conservation or treatment technology on real property owned by  
            the Tribe; 


          5)Non-gaming related capital investments and economic  
            development projects by the Tribe, on or off tribal trust  
            lands, that provide mutual benefits to the Tribe and the State  
            or to the Tribe and local political subdivisions because, for  
            instance, they have particular cultural, social, or  
            environmental value, create jobs, or diversify the sources of  
            revenue for the Tribe's general fund; 


          6)Investments in, and any funds paid to the State in connection  
            with, renewable energy projects that, in part, serve the  
            gaming facility, , to include facilities that incorporate  
            charging stations for electric or other zero-emission vehicles  
            that are available to tribal members, patrons, and employees  
            of the gaming facility or the Tribe; 










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          7)Payments (not including direct or indirect state or federal  
            funding) to support capital improvements and operating  
            expenses for facilities or programs within California that  
            provide health care services to tribal members, Indians, and  
            non-Indians; 


          8)Grants to Native Americans who are not members of the Tribe,  
            or grants to other federally-recognized tribes or other Native  
            American tribes regardless of their federal-recognition  
            status, for educational, cultural, or vocational purposes, or  
            for governmental or general welfare purposes or funds or  
            donations provided for the purpose of aiding federally  
            recognized tribes in the wake of natural or man-made  
            disasters; 


          9)Investments, loans, or other financial obligations including  
            actual payments used to secure loans, to or for the benefit of  
            other federally recognized tribes for any purpose, including  
            gaming; 


          10)Costs of recycling programs, and any improvements  
            incorporating recycling technology, that, in part, serve the  
            Gaming Facility, or other on or off-reservation needs within  
            the County; and 


          11)Contributions toward the enhancement of Native American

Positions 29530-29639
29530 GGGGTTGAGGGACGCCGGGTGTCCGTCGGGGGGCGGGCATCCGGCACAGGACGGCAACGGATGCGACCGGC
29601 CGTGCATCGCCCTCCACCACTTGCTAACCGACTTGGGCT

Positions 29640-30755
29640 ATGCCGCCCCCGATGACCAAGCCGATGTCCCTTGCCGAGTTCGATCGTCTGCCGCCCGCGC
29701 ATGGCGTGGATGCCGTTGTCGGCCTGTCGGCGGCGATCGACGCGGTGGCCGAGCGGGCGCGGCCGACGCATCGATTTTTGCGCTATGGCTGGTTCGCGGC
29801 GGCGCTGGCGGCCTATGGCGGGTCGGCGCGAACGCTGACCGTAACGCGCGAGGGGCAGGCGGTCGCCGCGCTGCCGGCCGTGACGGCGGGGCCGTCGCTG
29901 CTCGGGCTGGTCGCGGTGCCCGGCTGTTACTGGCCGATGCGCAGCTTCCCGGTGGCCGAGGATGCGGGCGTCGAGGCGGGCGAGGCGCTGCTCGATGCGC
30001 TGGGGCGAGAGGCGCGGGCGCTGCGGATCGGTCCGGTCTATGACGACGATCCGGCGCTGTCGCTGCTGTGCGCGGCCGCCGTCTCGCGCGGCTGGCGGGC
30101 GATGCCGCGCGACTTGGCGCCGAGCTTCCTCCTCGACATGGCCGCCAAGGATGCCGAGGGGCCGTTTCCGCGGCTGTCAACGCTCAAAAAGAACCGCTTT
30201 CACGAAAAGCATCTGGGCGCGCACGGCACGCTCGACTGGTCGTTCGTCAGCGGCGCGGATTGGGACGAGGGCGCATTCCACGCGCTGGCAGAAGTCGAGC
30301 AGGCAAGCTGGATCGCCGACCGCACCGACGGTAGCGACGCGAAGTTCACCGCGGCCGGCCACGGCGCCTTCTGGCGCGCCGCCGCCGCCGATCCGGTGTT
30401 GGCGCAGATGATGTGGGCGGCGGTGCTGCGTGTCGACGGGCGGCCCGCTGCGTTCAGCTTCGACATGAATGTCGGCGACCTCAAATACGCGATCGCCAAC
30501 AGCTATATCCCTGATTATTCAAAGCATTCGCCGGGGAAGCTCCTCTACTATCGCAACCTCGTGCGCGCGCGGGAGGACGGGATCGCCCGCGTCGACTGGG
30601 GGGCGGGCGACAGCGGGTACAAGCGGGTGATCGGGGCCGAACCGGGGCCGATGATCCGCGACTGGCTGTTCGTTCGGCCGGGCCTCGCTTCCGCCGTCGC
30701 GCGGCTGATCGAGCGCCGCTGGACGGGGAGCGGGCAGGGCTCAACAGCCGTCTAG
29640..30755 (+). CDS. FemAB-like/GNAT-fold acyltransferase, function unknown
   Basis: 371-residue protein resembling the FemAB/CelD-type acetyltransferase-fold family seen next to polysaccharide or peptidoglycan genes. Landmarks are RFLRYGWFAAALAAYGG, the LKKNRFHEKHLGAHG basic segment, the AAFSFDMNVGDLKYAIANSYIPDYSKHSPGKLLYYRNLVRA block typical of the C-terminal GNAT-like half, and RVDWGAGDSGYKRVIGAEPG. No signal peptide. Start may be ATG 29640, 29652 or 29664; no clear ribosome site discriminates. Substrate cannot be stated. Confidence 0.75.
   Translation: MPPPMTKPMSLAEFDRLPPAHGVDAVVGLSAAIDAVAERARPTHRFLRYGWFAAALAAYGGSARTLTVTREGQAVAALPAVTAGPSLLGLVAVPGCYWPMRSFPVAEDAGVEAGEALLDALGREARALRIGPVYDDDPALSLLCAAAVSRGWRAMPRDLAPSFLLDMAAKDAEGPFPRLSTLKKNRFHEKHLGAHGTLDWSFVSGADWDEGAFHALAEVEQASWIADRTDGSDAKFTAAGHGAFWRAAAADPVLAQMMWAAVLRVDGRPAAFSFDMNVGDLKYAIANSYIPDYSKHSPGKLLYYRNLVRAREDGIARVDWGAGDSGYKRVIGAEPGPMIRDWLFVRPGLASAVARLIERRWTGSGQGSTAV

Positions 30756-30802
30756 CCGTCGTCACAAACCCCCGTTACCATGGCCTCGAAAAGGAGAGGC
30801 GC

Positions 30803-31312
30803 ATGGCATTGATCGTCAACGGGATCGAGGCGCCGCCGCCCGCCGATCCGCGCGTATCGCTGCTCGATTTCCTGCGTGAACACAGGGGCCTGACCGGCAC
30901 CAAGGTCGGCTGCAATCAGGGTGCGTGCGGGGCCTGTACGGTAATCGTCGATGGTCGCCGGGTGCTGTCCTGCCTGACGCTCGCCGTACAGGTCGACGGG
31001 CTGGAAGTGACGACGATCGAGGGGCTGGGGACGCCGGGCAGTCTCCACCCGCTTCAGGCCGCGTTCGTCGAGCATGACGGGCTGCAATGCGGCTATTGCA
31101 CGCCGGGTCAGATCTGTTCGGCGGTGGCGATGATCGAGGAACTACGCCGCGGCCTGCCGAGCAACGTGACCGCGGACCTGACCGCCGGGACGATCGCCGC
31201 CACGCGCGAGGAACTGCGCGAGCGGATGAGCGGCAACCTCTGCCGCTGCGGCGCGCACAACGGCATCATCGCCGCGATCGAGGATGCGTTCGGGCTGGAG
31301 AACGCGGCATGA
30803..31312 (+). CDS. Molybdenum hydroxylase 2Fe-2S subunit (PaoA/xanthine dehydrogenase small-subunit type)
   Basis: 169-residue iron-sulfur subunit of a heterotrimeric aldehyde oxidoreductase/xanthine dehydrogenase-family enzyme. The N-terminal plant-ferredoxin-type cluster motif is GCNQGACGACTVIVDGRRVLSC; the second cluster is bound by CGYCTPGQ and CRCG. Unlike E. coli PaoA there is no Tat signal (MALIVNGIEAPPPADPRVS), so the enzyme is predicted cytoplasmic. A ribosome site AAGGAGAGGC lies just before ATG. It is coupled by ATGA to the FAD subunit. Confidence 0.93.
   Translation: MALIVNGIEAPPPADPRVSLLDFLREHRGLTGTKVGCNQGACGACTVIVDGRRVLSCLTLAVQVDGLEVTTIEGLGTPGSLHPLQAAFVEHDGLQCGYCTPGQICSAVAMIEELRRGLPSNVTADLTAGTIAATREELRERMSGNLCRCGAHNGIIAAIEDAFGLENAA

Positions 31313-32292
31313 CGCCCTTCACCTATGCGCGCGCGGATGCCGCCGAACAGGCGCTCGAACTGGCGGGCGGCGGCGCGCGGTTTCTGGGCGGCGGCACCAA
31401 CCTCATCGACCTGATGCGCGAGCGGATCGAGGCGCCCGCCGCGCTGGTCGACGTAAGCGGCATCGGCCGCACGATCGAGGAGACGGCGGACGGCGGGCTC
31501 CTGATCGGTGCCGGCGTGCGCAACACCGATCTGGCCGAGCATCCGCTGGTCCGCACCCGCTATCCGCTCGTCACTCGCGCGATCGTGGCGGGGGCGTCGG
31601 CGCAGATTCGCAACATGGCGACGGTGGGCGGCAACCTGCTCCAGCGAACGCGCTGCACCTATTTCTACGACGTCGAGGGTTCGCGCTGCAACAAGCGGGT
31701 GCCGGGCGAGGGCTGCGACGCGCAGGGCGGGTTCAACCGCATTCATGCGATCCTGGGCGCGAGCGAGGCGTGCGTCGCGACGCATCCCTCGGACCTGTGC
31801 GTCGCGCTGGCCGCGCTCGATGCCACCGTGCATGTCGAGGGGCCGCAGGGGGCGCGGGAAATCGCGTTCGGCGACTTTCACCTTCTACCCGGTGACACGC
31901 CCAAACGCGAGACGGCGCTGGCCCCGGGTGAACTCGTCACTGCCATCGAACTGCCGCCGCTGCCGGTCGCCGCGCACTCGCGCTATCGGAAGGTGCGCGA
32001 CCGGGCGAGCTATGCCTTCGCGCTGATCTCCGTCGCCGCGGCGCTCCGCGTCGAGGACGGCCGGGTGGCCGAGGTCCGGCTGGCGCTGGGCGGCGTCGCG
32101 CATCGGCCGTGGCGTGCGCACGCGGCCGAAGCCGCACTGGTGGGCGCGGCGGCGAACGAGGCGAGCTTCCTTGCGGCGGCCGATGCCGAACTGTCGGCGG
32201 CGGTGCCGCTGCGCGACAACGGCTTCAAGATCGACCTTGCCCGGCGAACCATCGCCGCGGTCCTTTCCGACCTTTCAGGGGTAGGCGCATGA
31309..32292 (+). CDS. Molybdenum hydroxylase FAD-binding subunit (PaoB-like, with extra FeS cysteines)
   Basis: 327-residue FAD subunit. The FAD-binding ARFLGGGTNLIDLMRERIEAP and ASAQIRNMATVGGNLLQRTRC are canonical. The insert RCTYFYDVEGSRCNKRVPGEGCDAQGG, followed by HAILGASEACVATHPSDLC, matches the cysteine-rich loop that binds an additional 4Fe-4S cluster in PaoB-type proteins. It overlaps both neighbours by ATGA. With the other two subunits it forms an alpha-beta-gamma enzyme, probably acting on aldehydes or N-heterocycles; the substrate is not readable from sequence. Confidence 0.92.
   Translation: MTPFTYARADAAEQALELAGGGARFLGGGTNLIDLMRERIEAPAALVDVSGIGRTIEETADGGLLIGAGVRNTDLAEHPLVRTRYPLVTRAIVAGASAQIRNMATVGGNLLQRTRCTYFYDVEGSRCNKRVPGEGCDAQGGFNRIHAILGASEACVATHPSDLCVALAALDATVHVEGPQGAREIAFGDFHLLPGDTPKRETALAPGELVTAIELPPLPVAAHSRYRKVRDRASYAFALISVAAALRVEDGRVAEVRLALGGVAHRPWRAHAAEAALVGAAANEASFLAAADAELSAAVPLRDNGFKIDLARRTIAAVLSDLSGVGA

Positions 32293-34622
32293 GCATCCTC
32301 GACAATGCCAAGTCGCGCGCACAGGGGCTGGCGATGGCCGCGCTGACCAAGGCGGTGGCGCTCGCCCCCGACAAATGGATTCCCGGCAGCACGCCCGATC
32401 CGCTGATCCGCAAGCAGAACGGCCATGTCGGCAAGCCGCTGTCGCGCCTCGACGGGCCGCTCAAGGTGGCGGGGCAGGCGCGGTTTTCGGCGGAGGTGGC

education in the State of California, which shall be in the  
            amount of no less than $3 million in contributions per year.

          All excess authorized SMCCF monies that cannot be applied in any  
          one year under, may be applied as an annual credit in all  
          following years that this Compact is in effect, until completely  
          exhausted.


          Effective Date of Revenue Contribution Provisions:  The  
          provisions of this Compact establishing or amending existing  
          revenue sharing obligations of the Tribe, including payments to  








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          the SDF, the RSTF/TNGF, the SMCCF, and payments and  
          reimbursement to local government to mitigate significant  
          effects on the off-reservation environment will take effect on  
          July 1, 2017.  Until that date, the revenue contributions set  
          forth in the 2006 amended compact will remain in effect.


          Treatment of Credits Paid by the Tribe in an Economic Downturn:   
          In the event the Tribe's annual gross gaming revenue is less  
          than its gross gaming revenue for fiscal year 2009, the Tribe  
          shall no longer be required to pay the credit amounts into the  
          San Manuel Community Credit Fund, as identified.


          Exclusivity:  Provides that in the event the exclusive right of  
          Indian tribes to operate Class III gaming in California pursuant  
          to the California Constitution is lost and other non-Indian  
          entities are able to engage in Class III gaming the Tribe shall  
          have the right to terminate this Compact, in which case the  
          Tribe will lose the right to operate Class III gaming authorized  
          by this Compact; or continue under this Compact, as defined.


          Off-Reservation Environmental and Economic Impacts:  The Tribe  
          must prepare a Tribal Environmental Impact Report (TEIR) and  
          negotiate mitigation of any off-reservation impacts, including  
          an evaluation of energy consumption, prior to initiating the  
          development of a Project for a facility.  The Compact provides  
          procedures regarding the 1) Notice of Preparation of Draft TEIR,